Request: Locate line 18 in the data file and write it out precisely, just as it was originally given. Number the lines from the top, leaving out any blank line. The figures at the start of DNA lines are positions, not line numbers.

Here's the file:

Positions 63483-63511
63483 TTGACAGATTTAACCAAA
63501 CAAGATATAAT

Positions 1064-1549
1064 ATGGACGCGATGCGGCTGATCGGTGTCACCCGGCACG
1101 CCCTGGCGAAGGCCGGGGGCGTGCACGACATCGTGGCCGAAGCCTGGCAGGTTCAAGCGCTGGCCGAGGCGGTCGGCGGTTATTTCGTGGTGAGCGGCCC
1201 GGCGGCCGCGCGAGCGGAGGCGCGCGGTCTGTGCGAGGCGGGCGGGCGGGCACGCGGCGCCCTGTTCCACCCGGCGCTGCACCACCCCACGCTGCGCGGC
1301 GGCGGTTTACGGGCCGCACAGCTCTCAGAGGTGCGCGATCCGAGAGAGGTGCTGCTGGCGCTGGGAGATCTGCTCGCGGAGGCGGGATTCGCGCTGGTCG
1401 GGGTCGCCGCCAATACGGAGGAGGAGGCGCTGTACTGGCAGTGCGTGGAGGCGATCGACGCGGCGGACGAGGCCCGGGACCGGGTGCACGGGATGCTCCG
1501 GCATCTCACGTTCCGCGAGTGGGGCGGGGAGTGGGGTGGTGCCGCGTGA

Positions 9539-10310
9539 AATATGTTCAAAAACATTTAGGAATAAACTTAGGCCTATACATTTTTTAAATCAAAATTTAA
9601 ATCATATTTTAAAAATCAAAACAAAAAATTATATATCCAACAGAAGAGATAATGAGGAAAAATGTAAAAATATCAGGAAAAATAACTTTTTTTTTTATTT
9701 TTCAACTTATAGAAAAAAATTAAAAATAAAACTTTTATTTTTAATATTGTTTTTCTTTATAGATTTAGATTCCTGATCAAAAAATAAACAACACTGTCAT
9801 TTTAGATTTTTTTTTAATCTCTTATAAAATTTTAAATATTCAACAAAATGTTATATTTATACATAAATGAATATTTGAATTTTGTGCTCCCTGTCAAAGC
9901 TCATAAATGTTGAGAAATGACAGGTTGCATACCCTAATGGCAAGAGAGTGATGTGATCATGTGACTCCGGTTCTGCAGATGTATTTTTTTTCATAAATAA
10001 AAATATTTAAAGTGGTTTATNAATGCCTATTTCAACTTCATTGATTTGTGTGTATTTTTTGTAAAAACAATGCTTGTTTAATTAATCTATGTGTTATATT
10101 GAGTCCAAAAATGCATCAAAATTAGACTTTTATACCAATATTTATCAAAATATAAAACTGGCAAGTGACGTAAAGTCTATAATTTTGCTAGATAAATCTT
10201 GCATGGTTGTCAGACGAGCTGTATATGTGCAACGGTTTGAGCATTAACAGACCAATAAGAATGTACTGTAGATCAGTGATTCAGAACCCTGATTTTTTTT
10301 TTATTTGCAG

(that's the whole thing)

10101 GAGTCCAAAAATGCATCAAAATTAGACTTTTATACCAATATTTATCAAAATATAAAACTGGCAAGTGACGTAAAGTCTATAATTTTGCTAGATAAATCTT